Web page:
North Korea announced today that it would formally shut down the inter-Korean liaison office and sever other official communication including a leaders' hotline.
This following the North's rebuke of South Korean authorities for failing to stop a defector group from sending propaganda leaflets on a little over a week ago.
With a government in Seoul still eager to find ways to cooperate with Pyeongyang, it seems Pyeongyang only wants to elevate a sense of crisis with Seoul. But why?
What does the Kim Jong-un regime gain from seeking to raise tensions with South Korea at this time?
It's the topic of our News In-depth with Go Myong-hyun, research fellow at the Asan Institute for Policy Studies live in the studio with us tonight.
Welcome to the program, Myong-hyun.
First of all, for those of our viewers not too familiar with inter-Korean affairs, why don't you give us a brief rundown of the five communication lines that are in place between the two Koreas - but, of course, have been cut off as of this Tuesday morning.
Theoretically, this month, the month of June, should be a time for celebrating warming inter-Korean relations, with June 15th marking the 20th anniversary of the first inter-Korean summit of 2000.
Why the hostility now? Is the date a calculated move by the North, as well?
This is not the first time North Korea threatened to cut the channels.
In previous cases, North Korea simply didn't reply to South Korean phone calls or fax messages for an extended period before it later restored those communication channels when animosities eased.
How is this time different or is it different this time?
What's also worth pointing out - North Korea said the decision today was made by none other than Kim Yo-jong, the sister of leader Kim Jong-un and Kim Yong-chol - a former hard-line military intelligence chief who Seoul believes was behind two 2010 attacks that killed 50 South Koreans.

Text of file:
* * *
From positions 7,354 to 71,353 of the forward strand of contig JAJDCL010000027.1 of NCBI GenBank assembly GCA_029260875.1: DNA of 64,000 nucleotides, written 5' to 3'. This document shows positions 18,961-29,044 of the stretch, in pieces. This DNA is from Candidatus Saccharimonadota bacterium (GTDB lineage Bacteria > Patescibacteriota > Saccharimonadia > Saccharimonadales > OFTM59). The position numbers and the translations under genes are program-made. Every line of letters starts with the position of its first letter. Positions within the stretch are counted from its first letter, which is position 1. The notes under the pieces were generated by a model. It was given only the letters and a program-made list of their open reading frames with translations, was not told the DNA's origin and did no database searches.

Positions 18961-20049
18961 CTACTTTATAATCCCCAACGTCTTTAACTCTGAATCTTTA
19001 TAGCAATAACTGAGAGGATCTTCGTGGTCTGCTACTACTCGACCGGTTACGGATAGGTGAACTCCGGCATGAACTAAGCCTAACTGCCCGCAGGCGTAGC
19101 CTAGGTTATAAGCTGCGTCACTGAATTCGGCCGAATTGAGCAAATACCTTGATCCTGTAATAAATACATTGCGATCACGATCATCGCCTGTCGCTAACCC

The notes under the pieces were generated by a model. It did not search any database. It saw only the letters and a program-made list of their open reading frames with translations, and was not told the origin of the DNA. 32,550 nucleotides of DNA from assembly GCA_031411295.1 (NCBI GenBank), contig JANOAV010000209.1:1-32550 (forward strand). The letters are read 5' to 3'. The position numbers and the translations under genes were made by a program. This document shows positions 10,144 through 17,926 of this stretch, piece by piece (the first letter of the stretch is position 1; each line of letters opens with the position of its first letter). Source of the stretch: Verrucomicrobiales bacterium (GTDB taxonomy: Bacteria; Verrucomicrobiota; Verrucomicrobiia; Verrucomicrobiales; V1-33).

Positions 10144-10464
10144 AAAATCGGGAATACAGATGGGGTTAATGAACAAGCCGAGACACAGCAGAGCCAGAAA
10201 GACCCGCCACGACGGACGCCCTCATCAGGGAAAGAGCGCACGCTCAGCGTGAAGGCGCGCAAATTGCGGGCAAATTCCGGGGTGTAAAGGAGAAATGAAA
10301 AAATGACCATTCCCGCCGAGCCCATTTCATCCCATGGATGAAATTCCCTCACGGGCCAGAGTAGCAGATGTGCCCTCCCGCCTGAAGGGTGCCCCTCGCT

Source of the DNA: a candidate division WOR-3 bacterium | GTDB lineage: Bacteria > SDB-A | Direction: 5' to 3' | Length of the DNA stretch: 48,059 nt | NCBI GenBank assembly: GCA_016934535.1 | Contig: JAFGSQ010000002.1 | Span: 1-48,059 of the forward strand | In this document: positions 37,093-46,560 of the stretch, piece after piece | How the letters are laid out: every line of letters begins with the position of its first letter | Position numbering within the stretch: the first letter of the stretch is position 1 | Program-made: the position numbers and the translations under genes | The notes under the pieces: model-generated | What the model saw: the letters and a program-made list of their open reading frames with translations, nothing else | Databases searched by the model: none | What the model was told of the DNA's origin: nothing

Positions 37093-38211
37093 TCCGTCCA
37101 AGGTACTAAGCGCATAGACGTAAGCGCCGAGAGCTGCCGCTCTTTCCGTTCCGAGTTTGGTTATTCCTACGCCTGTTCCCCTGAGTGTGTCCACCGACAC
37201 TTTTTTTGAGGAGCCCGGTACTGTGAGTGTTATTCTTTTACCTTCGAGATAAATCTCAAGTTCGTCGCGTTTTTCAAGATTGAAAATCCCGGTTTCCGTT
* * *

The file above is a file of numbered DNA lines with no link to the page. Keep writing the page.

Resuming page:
What are you reading into the emergence of these two figures together?
Flying anti-regime balloons over the border - this is nothing new. Is this such a big deal for North Korea to ahead with such a move? Or is North Korea deliberately creating tensions for other reasons such as to bolster internal unity or launch a bigger provocation in the face of persistent U.S.-led sanctions?
If this is North Korea using the relations it has with South Korea to send a message to the U.S., would it make a difference even if Seoul were to make new laws banning propaganda leaflets across the border?
Should South Korea's liberal government which espouses greater ties with North Korea continue to work toward restoring relations with the North, at this point?
Will such a move by Pyeongyang lead Washington to make any kind of a move especially, as President Donald Trump remains preoccupied not only with a public health situation in that country, but also an anti-racial protest spreading across the U.S.?
What's next? Which of Kim Yo-jong's threats will begin to play out in the weeks ahead? Which ones will North Korea not quite go ahead with?
Go Myong-hyun, research fellow at the Asan Institute for Policy Studies, many thanks as always for your insights this evening. We appreciate it.
"Starting 12:00 P.M. on June 9, 2020, we will completely cut off and shut down the liaison line between the authorities of the North and the South which has been maintained through the North-South joint liaison office, the East and West Seas communication lines between the militaries, the inter-Korean trial communication line, and the hotline between the office building of the Central Committee of the Workers' Party of Korea and Cheongwadae."
"We have reached a conclusion that there is no need to sit face to face with the S. Korean authorities and there is no issue to discuss with them as they have only aroused our dismay."